Simple invisibility cloaks hide toys, pets, people

With everyday materials, two research teams conceal ordinary objects

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Making something invisible does not require complex materials and techniques. Well-placed mirrors or lenses can cloak fish, cats and even people, two new studies show.

Since 2006, physicists have engineered intricate materials that can steer light waves around an object to render it invisible. But such cloaks can manipulate only a narrow range of wavelengths, a far cry from the full spectrum seen by people.

John Howell, a physicist at the University of Rochester in New York, realized that plenty of simple, off-the-shelf materials can also steer light. During Thanksgiving break last year, Howell and his 14-year-old son Benjamin designed three devices that hide life-size objects from sight. One uses L-shaped water tanks, another a network of lenses and the third a set of mirrors; all of them function on the principles of reflection and refraction that students learn in high school physics. The Howells reported June 10 at that they cloaked chairs, toy helicopters and people, though the cloaks worked only when viewed from one direction.

The work, Howell says, “doesn’t discount the beautiful stuff other people have done, but it shows that there are simple ways of doing it too.”

Halfway around the world, a team led by Hongsheng Chen at Zhejiang University in China employed a similar approach to cloak a fish in a tank and a cat. Chen’s team built square and hexagonal glass enclosures that acted as prisms to bend light around an object inside, they report June 7 at The fish seemed to disappear as it entered a cloak placed in its tank, while the plants the background remained visible.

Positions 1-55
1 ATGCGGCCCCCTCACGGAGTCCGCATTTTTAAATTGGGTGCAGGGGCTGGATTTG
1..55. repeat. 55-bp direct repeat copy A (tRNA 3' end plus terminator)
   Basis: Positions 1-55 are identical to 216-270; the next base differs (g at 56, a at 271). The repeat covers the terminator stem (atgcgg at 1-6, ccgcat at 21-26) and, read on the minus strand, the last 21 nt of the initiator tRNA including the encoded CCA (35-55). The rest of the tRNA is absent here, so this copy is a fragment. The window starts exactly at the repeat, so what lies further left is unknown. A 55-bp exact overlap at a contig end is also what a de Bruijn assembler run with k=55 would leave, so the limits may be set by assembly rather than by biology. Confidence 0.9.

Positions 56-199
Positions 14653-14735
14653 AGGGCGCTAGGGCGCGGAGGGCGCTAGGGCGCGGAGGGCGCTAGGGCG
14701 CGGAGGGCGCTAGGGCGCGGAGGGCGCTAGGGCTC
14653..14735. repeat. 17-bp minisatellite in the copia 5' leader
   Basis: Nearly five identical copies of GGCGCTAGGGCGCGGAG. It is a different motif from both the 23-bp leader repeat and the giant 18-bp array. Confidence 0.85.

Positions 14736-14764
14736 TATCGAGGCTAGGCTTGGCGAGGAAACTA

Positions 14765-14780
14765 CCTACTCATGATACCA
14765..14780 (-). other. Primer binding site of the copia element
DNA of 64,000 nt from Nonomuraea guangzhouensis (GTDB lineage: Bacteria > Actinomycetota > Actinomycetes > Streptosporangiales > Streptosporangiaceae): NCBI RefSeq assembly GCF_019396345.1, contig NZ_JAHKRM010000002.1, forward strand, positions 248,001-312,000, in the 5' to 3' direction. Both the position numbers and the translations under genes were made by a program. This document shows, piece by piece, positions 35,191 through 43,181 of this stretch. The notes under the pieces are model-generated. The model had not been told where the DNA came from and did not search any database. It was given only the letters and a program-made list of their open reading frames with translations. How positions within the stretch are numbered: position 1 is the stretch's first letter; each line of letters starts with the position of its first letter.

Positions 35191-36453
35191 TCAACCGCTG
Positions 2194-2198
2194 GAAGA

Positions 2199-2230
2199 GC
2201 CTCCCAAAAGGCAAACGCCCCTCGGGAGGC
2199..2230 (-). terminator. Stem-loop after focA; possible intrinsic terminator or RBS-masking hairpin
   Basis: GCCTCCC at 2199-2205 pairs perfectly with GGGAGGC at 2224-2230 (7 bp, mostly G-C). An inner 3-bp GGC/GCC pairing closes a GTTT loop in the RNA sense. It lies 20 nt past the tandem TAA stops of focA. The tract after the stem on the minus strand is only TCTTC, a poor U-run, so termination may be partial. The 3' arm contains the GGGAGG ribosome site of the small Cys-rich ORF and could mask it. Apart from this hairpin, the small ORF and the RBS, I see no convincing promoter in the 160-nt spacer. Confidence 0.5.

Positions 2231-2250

John Pendry, the Imperial College London physicist who first proposed making invisibility cloaks from synthetic materials, notes that the new cloaks’ simplicity requires some sacrifices:  These cloaks will never be able to hide an object from all directions, he says.

Nonetheless, one of the new cloaks may have practical use. Howell suggests that a mirror- or lens-based cloak could conceal a secret satellite from observers on the ground. At the very least, the papers offer a recipe for people to concoct their own simple and fun cloaks.

A goldfish swims through a glass cloak designed by researchers in China and Singapore. The cloak guides light around objects inside of it, making the fish disappear while the plants in the background remain visible.

Credit: Hongsheng Chen et al

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